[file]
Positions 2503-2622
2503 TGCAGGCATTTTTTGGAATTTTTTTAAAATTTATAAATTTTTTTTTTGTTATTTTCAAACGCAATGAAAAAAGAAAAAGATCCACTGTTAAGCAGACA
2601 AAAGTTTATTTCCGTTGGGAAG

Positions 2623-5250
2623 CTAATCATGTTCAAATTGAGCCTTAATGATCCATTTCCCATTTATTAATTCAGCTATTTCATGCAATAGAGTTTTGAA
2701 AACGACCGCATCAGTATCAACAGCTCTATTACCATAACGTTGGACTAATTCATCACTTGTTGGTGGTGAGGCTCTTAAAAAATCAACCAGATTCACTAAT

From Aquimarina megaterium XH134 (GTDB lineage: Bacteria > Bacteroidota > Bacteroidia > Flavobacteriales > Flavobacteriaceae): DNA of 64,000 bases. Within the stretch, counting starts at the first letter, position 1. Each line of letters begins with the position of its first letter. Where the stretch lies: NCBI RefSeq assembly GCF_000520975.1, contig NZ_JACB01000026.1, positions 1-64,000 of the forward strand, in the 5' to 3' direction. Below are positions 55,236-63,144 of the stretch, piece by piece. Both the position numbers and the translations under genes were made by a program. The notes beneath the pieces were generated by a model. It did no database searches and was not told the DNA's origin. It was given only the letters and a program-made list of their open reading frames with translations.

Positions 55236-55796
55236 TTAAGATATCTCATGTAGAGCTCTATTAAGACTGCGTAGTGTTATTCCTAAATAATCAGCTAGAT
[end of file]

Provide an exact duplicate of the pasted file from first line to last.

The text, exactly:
Positions 2503-2622
2503 TGCAGGCATTTTTTGGAATTTTTTTAAAATTTATAAATTTTTTTTTTGTTATTTTCAAACGCAATGAAAAAAGAAAAAGATCCACTGTTAAGCAGACA
2601 AAAGTTTATTTCCGTTGGGAAG

Positions 2623-5250
2623 CTAATCATGTTCAAATTGAGCCTTAATGATCCATTTCCCATTTATTAATTCAGCTATTTCATGCAATAGAGTTTTGAA
2701 AACGACCGCATCAGTATCAACAGCTCTATTACCATAACGTTGGACTAATTCATCACTTGTTGGTGGTGAGGCTCTTAAAAAATCAACCAGATTCACTAAT

From Aquimarina megaterium XH134 (GTDB lineage: Bacteria > Bacteroidota > Bacteroidia > Flavobacteriales > Flavobacteriaceae): DNA of 64,000 bases. Within the stretch, counting starts at the first letter, position 1. Each line of letters begins with the position of its first letter. Where the stretch lies: NCBI RefSeq assembly GCF_000520975.1, contig NZ_JACB01000026.1, positions 1-64,000 of the forward strand, in the 5' to 3' direction. Below are positions 55,236-63,144 of the stretch, piece by piece. Both the position numbers and the translations under genes were made by a program. The notes beneath the pieces were generated by a model. It did no database searches and was not told the DNA's origin. It was given only the letters and a program-made list of their open reading frames with translations.

Positions 55236-55796
55236 TTAAGATATCTCATGTAGAGCTCTATTAAGACTGCGTAGTGTTATTCCTAAATAATCAGCTAGAT